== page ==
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‘Percy Jackson’ writer slams racist backlash to TV casting

Repeat after “Percy Jackson” author Rick Riordan: “Leah Jeffries is Annabeth Chase.”

Riordan has condemned a racist backlash to the recently announced cast of “Percy Jackson & the Olympians,” the forthcoming Disney+ series based on his book saga of the same name. In a blog post published Tuesday, the bestselling novelist implored people to stop attacking Jeffries, the young Black actor playing Annabeth, who was described as white in the books.

“The response to the casting of Leah has been overwhelmingly positive and joyous, as it should be,” Riordan wrote. “Leah brings so much energy and enthusiasm to this role, so much of Annabeth’s strength. She will be a role model for new generations of girls who will see in her the kind of hero they want to be.

“If you have a problem with this casting, however, take it up with me. You have no one else to blame. Whatever else you take from this post, we should be able to agree that bullying and harassing a child online is inexcusably wrong. As strong as Leah is, as much as we have discussed the potential for this kind of reaction and the intense pressure this role will bring, the negative comments she has received online are out of line. They need to stop. Now.”

Earlier this month, Disney announced that Jeffries and Aryan Simhadri had landed the coveted roles of Annabeth Chase and Grover Underwood, respectively. In the “Percy Jackson” novels, Annabeth and Grover are the best friends of Percy, who will be portrayed by Walker Scobell.

The first book in Riordan’s fantasy series, “The Lightning Thief,” sees Percy meet Annabeth at Camp Half-Blood, a retreat for demigod children of the Greek gods. Annabeth is the sharp-witted daughter of Athena, goddess of wisdom, while Percy is the courageous son of Poseidon, god of the sea. Grover is a cautious satyr who embarks on daring mythological journeys alongside Percy and Annabeth.

“I was quite clear a year ago, when we announced our first open casting, that we would be following Disney’s company policy on nondiscrimination,” Riordan continued in his blog post.

“I have been clear, as the author, that I was looking for the best actors to inhabit and bring to life the personalities of these characters, and that physical appearance was secondary for me. We did that. We took a year to do this process thoroughly and find the best of the best. this trio is the best.”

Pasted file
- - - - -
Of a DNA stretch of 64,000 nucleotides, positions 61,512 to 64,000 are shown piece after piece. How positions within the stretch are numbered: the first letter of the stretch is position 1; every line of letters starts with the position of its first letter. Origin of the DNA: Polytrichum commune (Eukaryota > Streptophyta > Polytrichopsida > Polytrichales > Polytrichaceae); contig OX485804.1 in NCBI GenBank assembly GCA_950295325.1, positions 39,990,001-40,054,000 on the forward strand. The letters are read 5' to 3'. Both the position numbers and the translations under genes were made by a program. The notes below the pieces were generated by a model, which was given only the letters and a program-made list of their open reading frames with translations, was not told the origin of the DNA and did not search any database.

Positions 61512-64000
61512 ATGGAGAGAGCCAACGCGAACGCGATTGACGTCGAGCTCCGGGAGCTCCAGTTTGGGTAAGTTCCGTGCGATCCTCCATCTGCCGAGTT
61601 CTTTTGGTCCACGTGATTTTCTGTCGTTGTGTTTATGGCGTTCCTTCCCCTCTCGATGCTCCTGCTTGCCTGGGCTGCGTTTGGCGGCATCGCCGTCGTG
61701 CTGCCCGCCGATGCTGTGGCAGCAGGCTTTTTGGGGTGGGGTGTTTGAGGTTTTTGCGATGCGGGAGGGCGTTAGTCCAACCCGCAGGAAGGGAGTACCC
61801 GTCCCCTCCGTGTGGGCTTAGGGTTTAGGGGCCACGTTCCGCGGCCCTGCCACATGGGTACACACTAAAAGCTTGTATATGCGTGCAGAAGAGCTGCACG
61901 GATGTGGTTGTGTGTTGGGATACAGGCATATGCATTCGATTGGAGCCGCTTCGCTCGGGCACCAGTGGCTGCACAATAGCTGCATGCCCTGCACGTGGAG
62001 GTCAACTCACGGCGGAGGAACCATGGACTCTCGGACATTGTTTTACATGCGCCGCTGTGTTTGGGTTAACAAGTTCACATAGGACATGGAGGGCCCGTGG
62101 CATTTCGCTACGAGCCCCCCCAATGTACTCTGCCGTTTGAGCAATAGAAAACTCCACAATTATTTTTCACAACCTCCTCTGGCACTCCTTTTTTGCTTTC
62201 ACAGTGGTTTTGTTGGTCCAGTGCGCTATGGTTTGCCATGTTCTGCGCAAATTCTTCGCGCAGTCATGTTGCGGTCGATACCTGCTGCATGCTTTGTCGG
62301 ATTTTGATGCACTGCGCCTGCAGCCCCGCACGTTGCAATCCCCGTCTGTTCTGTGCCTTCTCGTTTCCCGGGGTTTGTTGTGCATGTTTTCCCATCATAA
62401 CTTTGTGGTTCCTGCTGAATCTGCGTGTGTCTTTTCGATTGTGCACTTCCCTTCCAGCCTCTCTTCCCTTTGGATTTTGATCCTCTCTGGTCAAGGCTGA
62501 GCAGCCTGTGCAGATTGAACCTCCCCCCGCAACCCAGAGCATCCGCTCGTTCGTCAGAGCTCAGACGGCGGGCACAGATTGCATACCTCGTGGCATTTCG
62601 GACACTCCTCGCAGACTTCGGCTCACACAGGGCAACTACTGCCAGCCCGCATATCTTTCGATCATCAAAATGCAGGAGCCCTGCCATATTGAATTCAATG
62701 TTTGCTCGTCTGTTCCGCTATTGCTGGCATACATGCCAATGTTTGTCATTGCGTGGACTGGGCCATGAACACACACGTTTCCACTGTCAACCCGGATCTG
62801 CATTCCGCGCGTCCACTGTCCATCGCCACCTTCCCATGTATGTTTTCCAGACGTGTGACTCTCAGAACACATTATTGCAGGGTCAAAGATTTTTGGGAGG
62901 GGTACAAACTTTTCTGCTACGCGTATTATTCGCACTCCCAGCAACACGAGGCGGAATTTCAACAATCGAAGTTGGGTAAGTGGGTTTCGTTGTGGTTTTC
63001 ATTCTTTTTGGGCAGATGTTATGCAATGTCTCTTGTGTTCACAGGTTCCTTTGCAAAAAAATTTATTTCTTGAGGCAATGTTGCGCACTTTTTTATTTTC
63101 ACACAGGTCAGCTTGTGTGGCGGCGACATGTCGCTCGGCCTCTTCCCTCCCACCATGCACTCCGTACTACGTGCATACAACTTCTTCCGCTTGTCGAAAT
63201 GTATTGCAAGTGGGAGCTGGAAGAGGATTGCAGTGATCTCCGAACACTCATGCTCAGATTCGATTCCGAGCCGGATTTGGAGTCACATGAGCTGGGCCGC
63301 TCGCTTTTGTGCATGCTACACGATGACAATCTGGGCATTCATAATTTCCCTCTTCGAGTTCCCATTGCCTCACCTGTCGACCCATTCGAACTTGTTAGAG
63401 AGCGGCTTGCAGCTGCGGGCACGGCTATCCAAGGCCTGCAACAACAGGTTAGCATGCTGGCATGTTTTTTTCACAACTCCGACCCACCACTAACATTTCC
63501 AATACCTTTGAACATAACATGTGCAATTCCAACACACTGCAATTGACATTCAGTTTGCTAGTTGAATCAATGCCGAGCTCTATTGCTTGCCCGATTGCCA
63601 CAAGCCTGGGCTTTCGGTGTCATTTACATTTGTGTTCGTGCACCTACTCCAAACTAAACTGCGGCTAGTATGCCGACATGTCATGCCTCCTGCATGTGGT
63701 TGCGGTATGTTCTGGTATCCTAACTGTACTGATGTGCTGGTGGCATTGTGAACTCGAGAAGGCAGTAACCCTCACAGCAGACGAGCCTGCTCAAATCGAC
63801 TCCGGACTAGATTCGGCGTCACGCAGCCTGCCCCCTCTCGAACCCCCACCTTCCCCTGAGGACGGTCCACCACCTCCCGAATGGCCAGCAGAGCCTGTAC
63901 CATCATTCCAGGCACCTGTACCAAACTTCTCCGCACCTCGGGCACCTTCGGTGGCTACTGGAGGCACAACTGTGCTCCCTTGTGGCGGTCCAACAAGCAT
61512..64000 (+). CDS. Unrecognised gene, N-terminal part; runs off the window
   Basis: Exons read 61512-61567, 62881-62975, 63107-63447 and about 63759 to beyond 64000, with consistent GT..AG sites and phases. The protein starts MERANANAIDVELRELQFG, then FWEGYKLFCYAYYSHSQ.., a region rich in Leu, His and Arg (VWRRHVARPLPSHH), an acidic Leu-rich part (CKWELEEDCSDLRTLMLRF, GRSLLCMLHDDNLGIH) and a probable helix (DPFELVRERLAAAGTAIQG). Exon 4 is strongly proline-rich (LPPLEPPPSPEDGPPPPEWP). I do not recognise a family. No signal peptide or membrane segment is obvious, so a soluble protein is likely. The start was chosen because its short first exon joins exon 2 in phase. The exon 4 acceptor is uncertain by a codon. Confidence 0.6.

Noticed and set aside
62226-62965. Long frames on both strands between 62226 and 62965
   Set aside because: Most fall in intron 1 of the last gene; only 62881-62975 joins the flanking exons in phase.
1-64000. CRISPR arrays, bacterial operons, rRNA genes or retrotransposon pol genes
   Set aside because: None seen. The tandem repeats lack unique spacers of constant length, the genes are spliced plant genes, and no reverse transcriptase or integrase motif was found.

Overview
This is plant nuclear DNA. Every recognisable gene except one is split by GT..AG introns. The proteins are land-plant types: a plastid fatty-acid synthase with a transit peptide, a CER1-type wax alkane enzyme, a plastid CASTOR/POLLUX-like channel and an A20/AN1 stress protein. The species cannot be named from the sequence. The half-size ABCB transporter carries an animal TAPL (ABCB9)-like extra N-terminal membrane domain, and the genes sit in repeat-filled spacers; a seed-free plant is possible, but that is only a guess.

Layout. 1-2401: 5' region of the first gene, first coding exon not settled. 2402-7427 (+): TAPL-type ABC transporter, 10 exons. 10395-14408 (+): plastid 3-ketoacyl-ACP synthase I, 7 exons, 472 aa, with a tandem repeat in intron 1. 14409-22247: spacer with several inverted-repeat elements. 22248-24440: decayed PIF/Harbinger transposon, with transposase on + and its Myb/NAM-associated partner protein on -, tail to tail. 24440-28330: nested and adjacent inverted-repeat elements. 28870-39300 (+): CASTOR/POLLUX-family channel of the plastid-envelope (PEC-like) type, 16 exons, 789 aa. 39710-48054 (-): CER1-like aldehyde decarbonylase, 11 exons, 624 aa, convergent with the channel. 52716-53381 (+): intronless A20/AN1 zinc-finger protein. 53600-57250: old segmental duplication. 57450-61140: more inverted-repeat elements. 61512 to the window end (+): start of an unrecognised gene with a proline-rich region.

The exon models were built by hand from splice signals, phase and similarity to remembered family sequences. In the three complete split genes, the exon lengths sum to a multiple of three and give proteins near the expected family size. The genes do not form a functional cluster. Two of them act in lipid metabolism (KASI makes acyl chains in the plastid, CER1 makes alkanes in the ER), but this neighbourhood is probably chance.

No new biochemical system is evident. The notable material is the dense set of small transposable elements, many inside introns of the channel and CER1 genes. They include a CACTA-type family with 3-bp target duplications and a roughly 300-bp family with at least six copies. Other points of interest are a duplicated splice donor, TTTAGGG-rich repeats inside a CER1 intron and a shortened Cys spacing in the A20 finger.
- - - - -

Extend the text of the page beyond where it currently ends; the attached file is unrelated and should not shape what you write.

Since booking “Percy Jackson,” 12-year-old Jeffries has also garnered enthusiastic support from “The White Lotus” star Alexandra Daddario, who originated the role of Annabeth onscreen in the 2010 film adaptation of “The Lightning Thief.” On Twitter this week, Daddario predicted that Jeffries “is going to be an incredible Annabeth.”

“Once you see Leah as Annabeth, she will become exactly the way you imagine Annabeth, assuming you give her that chance, but you refuse to credit that this may be true,” Riordan wrote.

“You are judging her appropriateness for this role solely and exclusively on how she looks. She is a Black girl playing someone who was described in the books as white. Friends, that is racism.”

In 2015, Jeffries made her small-screen debut as Lola Lyon on the musical series “Empire.” She later played the onscreen daughter of Lil Rel Howery in the Fox comedy “Rel.” Up next, she’ll appear in the film “Beast” opposite Idris Elba.

On Instagram, a “confident” and undeterred Jeffries also addressed the casting complaints in a video message advising her haters to stop “wasting time” by trying to bring her down because “it’s not gonna work.”

In a press release this month, Disney revealed that production on “Percy Jackson” will begin soon in Vancouver, Canada. Executive producers Riordan and Jon Steinberg will co-write the pilot episode, directed by James Bobin.

“The core message of Percy Jackson has always been that difference is strength,” Riordan concluded his statement. “You should never judge someone by how well they fit your preconceived notions. That neurodivergent kid who has failed out of six schools, for instance, may well be the son of Poseidon. Anyone can be a hero.

“If you don’t get that, if you’re still upset about the casting of this marvelous trio, then it doesn’t matter how many times you have read the books. You didn’t learn anything from them.”

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